Moving to Super Boost 157 would give us additional clearance but it would be a logistics nightmare with its current adoption among component manufacturers; both for us and the end consumer. It is also important to note that there are tradeoffs in all design decisions, and Super Boost 157 is not immune to this. Increased tire clearance and wider hub flange spacing is at the expense of increased hub weight, tighter heel clearance (or swingarm tube form), and likely a wider Q-factor (crank arms will likely remain the same, with an increase to the spindle length). The real question is: “Is Super Boost 157 the ideal solution that will survive the longest as a standard?” Time will tell.
This brings us to industry standards. Inferred by the words, you would think that industry standards were created by a consortium of brand representatives that cover all corners of the industry. I have been in the industry since the early 2000s and have yet to see or hear of such a group. Standards appear to be incremental and self-serving in many situations. As with the end-consumer, we as a frame manufacturer are at the mercy of these standards. The word “standard” has completely lost its meaning.
Poor communication and a lack of willingness to work together has created this issue. Yes, it is inevitable that a standard will one day become obsolete as the sport progresses and design goals change, but we can do better than what has become the norm. Why not form a group of those influential within the industry with various expertise to meet and discuss standard changes from both an engineering and a logistical perspective? This will allow the industry to grow in a controlled direction that best serves our customers. And that is why we are here; to do what’s best for the consumer.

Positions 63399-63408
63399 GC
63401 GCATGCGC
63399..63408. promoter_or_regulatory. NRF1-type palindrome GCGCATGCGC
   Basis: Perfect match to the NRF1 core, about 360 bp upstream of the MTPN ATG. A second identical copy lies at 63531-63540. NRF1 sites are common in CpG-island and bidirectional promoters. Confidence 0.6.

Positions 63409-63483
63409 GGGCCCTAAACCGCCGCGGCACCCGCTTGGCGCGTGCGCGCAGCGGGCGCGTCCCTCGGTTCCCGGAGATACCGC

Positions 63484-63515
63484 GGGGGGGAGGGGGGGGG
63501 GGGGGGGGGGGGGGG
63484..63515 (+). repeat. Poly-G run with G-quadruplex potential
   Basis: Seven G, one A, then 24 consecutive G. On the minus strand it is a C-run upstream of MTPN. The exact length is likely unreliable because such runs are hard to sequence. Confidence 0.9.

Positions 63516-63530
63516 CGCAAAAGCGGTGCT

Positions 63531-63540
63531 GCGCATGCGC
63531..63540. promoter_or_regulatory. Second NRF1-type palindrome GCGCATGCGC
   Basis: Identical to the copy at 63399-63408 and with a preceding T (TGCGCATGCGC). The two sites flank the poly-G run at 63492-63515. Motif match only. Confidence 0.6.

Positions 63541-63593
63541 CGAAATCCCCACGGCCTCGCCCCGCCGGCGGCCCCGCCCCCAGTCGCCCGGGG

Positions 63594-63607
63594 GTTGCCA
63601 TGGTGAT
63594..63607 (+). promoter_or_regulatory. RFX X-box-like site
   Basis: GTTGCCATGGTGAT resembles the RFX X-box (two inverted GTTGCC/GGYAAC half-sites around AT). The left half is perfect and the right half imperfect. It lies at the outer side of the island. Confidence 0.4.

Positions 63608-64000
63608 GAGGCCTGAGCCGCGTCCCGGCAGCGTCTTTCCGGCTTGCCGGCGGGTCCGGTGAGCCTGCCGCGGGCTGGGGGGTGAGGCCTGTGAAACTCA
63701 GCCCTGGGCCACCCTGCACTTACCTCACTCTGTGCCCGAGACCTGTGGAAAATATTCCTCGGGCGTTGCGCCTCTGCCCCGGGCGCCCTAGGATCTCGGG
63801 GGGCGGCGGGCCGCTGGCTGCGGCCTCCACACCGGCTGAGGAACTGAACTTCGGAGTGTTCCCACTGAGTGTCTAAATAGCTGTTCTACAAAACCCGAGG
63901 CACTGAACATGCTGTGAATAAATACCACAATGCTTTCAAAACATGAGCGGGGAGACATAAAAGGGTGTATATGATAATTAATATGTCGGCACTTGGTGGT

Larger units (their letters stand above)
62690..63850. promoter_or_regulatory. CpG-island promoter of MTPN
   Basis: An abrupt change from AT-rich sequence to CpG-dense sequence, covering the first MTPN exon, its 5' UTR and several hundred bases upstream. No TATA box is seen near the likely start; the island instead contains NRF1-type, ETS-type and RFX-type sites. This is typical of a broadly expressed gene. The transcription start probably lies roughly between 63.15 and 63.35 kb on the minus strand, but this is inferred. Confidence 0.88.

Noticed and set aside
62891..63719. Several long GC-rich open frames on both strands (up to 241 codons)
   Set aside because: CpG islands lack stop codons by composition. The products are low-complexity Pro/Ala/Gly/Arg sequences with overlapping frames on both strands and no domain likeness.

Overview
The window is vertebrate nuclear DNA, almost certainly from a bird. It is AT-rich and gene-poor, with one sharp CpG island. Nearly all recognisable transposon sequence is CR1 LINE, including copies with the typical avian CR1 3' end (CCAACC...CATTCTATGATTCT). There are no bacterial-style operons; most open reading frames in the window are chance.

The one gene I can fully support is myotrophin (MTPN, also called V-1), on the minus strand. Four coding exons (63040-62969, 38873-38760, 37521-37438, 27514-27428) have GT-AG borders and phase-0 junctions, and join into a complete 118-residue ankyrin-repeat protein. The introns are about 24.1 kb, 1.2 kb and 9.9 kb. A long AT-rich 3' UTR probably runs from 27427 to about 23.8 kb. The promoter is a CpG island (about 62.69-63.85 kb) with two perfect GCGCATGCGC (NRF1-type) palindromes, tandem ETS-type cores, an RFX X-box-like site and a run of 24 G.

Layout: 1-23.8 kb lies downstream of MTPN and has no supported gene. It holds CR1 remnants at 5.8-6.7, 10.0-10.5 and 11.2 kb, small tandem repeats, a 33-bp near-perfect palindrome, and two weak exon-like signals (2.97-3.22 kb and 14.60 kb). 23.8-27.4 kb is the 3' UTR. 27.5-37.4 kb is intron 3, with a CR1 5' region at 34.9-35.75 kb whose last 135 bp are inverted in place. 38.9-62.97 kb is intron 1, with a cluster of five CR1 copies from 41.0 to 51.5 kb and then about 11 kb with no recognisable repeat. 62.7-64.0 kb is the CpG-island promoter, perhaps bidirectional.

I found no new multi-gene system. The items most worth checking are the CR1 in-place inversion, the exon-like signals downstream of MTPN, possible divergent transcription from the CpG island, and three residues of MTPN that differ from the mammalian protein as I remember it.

|A lot of riders are pissed off by what they see as incremental changes which may or may not make their next ride significantly better, but which absolutely render their current bikes incompatible with new wheels or forks. Sometimes the pain is worth it. Sometimes it’s not. So the question for us, as riders and engineers at Specialized, is whether or not Super Boost truly brings benefits to riders that merit making a change. It’s not a crystal-clear picture for us at the moment.|
Super Boost 157 can be beneficial when you are pairing short chainstays with wide (like 3.0-inch) tires. Fair point. Things right now, however, are starting to trend towards longer stays and 2.6-2.8 tires. A clever engineer can make things work with Boost 148 and you don’t have the disadvantages of 157 (heel clearance, weight). Chainrings are pretty small these days, as well, which generally gives you enough chainring/chainstay clearance with Boost 148.
Going back to that disadvantage we mentioned a minute ago—going wider out back can raise heel clearance problems.. We hate seeing the paint rubbed off on stays from large feet, big shoes, duck-footed pedalers or some combination thereof. Your heels should never rub on your frame. 157 makes it tougher, though not impossible, to keep the stays tucked in. And then there’s this: Narrower standards also keep the derailleur tucked in a few more precious millimeters. The Demo, for instance, is still 135 because we wanted to reduce the chance of your derailleur slowing you down when it decides to grab a root or scrape the sides of a rut. We try to pick standards that offer the best rider benefits.
Crystal clear, this is not.
We realize new standards, massively beneficial or only mildly so, can suck for many riders when those standards are not quickly and widely adopted by the entire industry. So, here’s the bottom line: If it appears that riders will be sufficiently supported by the industry, we’d consider Super Boost.